How I use Linearization

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I use linearization every day, whenever possible. For me, it is the only
way to read effectively enough to get my work done. Linearization enables
me to change font size and spacing metrics as much as I need. I get word
wrapping on every string of text.


It is difficult for a person with full sight to imagine a good interface
for someone with limited visual acuity. Small smart phones are similar but
not precisely the same. Multiple column format is always a problem. Small
data tables, are tolerable, but difficult.

Here is how I use linearization.

1.               Linearize the page. This means place all block items in a
single column left aligned. A remarkable number of pages can be linearized
with simple CSS.

2.               Reformat the typography. For me, font size and family
modifications are very helpful. Letter spacing, word spacing and line
spacing are also important. I also use the box model to identify special
items like "aside". I use one font family for headings and another
distinctly different font family for running text. I use a bold currier or
comic sans for italics because I can see these fonts and they stand out
from the running text. I am very careful to choose a sans serif font with
wide letters for running text. All my font families have distinctive
ascenders and descenders as well as distinctive presentation of conflict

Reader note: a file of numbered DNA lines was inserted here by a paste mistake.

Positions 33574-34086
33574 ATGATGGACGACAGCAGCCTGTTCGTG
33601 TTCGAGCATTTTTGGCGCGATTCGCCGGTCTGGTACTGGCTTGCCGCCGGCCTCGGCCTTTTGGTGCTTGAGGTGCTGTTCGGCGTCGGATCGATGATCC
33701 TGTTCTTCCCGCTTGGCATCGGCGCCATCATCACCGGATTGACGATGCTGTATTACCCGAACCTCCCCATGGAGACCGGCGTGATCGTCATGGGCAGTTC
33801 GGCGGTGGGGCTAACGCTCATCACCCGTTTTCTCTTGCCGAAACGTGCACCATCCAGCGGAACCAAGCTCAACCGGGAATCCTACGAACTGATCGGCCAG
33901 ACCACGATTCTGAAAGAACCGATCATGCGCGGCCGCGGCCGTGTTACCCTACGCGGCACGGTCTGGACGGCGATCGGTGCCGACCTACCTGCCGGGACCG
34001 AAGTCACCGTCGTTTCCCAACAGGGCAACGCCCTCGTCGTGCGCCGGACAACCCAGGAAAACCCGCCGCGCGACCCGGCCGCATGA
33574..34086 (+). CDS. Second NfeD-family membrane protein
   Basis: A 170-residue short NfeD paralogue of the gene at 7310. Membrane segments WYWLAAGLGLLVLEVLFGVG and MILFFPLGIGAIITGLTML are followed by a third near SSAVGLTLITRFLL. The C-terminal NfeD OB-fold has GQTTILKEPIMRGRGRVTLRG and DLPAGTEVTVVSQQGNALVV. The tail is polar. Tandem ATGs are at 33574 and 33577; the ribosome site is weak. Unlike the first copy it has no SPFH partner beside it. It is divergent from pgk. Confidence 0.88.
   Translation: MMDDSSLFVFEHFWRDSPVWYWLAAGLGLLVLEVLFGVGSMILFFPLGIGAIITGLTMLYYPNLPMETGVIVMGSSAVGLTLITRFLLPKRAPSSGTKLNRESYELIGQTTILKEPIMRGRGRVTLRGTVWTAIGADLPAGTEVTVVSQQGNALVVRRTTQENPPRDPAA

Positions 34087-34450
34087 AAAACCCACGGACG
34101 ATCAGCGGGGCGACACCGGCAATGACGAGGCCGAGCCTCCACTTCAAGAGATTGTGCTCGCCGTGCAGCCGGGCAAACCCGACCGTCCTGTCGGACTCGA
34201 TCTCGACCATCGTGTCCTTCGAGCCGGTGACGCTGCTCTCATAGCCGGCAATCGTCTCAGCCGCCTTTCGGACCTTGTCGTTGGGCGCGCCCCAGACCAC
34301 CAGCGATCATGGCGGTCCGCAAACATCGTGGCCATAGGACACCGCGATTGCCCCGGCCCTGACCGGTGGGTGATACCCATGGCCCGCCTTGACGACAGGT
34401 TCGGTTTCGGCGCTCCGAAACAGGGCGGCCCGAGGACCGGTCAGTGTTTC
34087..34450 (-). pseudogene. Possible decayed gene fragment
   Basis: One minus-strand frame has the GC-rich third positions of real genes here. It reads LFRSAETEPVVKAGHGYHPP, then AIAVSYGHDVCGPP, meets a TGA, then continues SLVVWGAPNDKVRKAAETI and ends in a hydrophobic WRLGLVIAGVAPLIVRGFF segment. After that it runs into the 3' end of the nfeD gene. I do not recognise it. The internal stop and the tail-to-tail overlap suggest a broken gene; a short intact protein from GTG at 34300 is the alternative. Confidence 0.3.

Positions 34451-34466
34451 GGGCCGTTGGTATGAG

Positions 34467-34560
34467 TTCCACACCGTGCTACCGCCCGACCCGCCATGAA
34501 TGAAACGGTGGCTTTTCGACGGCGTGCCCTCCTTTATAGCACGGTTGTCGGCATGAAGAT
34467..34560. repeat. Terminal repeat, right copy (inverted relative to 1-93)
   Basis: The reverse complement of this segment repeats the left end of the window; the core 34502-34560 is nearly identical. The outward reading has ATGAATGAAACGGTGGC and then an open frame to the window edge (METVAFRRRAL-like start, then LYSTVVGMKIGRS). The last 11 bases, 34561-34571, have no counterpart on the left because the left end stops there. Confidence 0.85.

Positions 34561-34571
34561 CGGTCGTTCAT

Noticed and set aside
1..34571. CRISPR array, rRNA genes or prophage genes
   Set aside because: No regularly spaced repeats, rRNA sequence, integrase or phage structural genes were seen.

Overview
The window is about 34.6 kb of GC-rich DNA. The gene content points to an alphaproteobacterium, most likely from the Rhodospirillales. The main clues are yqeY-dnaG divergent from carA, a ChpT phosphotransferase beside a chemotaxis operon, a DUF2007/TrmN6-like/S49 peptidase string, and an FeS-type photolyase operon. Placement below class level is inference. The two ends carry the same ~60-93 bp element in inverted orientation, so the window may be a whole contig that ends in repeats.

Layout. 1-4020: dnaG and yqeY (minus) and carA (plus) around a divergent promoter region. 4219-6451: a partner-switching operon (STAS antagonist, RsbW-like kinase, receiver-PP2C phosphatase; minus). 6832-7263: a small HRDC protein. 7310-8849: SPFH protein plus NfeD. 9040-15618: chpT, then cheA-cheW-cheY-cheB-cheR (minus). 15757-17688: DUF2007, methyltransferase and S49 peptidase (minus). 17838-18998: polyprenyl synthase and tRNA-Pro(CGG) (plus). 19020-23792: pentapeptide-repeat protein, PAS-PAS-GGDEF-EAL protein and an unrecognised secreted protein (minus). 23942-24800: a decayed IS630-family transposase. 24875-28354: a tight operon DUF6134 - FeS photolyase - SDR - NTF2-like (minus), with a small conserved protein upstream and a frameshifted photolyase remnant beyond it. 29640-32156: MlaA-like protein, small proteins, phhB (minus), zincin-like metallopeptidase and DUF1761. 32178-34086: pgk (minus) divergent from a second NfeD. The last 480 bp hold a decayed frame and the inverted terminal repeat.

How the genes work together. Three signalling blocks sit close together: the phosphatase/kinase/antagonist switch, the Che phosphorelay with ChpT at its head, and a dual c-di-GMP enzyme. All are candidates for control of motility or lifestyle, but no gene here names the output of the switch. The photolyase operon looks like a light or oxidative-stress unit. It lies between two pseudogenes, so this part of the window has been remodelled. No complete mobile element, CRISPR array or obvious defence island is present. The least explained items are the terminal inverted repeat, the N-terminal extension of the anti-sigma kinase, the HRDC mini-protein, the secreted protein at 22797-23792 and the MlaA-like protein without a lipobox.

groups like I, l and 1 for running text. I use font family to distinguish
semantic content because it allows me to keep the font size constant for
all elements. That saves space. If letter, line and word spacing are right,
I can usually reduce the font size.

3.               I use a screen reader to navigate semantically I also use
the screen reader to consume large quantities of relatively simple text. A
screen reader alone, being time-based, cannot support reading dense
expository content. As I listen I read along with my eyes.

4.               I use large print to read difficult content. For example,
when I read the ARIA 1.1 spec, I needed self-paced media. Even at large
print, 112px, word-wrapped large print gives a very effective character
buffer (100 characters). 100 characters is not big, but it enables large
print analysis at the pace I need. First, I listen to a big chunk of text.
Then I backtrack. I enlarge to a very comfortable size, and then I visually
read and reread passages in very small visual chunks until I get it.

If linearization is possible, I can use a page easily.


Linearization has become increasingly difficult in the past decade. Mail
clients do not support it. Version control systems do not support it. So,
at present I can barely read email, and web based version control systems.


Enlargement without word wrapping creates a severe barrier to reading. It
is not support. Now that I have computed the profound usability of zoom
enlargement we know this is a barrier not a support. It is essential to
protect the ability to linearize.


Wayne

Received on Saturday, 18 February 2017 00:59:03 UTC